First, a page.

According to another feature of the invention, the metal mesh fabric consists of multi-twisted weft and warp filaments. Preferably phosphor bronze or brass is used as material.

Additionally, it has proved advantageous to use metal mesh fabrics of a maximum thickness of 1.3 mm and a minimum of 0.5 mm, preferably between 0.8 and 1 mm thickness.

According to the invention, the heat-conducting filler material for the mesh openings consists in especially advantageous use of silicone rubber. Silicone rubber has the advantage that from about 140C on up it has an increasing thermal conductivity. Further, silicone rubber can be cured or vulcanized, so that a good durable bond with the metal mesh fabric can be attained. The pressure stability of silicone rubber, which is not high in itself, is compensated by the metal mesh fabric as supporting fabric.

A further advantage of the invention is in the use of silicone rubber of a type which does not depolymerize under exclusion of air and under high temperatures.

According to another feature of the invention, it is provided that additives of still higher thermal conductivity are admixed with the heat-conducting filler material. Thereby the thermal conductivity of the filler material is further improved. Appropriately, the percentage of the additives is between 25 and 75% of the total filler composition, preferably about 50%.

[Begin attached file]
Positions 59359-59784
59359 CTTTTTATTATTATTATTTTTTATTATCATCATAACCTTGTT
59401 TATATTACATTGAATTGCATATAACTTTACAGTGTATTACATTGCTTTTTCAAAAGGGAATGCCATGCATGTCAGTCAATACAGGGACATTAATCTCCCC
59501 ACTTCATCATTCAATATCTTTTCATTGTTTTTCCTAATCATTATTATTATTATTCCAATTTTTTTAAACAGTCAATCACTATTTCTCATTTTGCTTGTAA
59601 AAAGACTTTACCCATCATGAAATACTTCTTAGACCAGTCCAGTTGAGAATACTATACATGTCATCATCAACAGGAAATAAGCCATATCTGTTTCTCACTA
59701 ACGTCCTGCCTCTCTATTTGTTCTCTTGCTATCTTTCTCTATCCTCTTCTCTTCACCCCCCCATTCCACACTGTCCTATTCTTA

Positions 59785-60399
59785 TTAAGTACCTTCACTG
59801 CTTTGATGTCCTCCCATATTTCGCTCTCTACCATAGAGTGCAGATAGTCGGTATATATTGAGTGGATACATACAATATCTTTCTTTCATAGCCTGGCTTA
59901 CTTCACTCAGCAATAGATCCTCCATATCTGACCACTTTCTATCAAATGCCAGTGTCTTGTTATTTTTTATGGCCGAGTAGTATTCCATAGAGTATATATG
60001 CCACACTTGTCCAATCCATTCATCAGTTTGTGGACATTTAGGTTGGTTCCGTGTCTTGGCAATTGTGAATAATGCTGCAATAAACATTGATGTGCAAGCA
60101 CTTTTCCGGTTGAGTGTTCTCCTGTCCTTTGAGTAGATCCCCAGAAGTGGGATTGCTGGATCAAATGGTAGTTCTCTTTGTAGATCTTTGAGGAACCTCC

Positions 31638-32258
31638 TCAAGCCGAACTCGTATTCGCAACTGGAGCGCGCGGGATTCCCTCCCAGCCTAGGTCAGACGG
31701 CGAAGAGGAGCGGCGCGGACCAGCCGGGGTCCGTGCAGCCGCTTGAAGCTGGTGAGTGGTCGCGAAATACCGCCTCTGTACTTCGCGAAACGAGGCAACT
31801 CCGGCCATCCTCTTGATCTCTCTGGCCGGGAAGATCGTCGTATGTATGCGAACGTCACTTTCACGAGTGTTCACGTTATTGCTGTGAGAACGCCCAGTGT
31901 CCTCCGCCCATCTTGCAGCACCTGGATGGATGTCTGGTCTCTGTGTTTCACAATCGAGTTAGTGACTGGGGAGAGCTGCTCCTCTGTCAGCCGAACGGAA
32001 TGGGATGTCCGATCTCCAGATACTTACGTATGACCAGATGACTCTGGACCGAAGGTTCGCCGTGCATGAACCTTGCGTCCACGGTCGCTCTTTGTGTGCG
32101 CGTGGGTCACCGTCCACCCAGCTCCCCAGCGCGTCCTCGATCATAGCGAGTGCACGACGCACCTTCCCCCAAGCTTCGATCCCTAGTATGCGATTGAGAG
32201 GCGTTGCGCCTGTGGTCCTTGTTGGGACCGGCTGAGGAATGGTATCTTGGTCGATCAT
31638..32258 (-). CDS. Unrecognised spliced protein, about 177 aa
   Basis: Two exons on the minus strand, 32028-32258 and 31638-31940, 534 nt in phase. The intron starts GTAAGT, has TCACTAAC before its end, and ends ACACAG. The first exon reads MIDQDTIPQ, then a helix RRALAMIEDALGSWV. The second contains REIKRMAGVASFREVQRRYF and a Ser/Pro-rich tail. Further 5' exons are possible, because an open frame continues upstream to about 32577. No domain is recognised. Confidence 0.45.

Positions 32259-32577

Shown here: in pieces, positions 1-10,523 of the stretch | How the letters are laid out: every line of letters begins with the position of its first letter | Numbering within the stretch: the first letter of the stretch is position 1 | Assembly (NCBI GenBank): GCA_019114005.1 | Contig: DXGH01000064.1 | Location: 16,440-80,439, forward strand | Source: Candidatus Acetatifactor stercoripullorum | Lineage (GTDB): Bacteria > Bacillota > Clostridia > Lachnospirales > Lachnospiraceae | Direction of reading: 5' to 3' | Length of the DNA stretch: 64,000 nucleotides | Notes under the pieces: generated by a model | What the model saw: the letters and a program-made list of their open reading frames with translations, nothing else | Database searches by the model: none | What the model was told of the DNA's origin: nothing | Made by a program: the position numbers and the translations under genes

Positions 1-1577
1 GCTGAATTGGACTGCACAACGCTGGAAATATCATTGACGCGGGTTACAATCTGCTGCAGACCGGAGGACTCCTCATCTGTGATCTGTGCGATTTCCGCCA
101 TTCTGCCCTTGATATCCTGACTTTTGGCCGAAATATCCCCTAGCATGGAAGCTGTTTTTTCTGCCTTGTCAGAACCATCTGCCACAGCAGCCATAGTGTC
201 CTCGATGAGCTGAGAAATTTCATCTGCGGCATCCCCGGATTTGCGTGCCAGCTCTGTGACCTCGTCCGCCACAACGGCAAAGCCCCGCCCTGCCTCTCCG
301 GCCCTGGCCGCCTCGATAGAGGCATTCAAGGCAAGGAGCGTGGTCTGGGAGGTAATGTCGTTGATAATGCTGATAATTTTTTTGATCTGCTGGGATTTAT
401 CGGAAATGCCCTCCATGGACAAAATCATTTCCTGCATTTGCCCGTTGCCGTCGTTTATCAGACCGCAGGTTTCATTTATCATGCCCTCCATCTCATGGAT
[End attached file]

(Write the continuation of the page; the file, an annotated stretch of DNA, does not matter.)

Suitable additives are copper and/or aluminum and/or aluminum bronze and/or graphite and/or ferrosilicon powders. These additives, in particular for the extremely favorable silicone rubber, have the advantage that they supply a good inner bond and strength of the filler composition and a high affinity to the metal mesh fabric is preserved. If the additives are ground fine, this affinity is insured even in increased degree. Besides, it has been found that a mixture of copper and aluminum powder in the ratio 50:16% in the total mixture of the filler materials gives an optimum result.

In the following, some mixture examples for the filler material are listed:

Example 1:

16% by weight of aluminum powder

50% by weight of copper powder

34% silicone rubber fully vulcanized

Example 2:

23% by weight of aluminum powder

33% by weight of copper powder

11% graphite powder

33% silicone rubber fully vulcanized

Example 3:

25% aluminum powder

25% copper powder

50% silicone rubber fully vulcanized

Example 4:

54% aluminum powder

46% silicone rubber fully vulcanized

Example 5:

60% by weight of copper powder

40% by weight silicone rubber fully vulcanized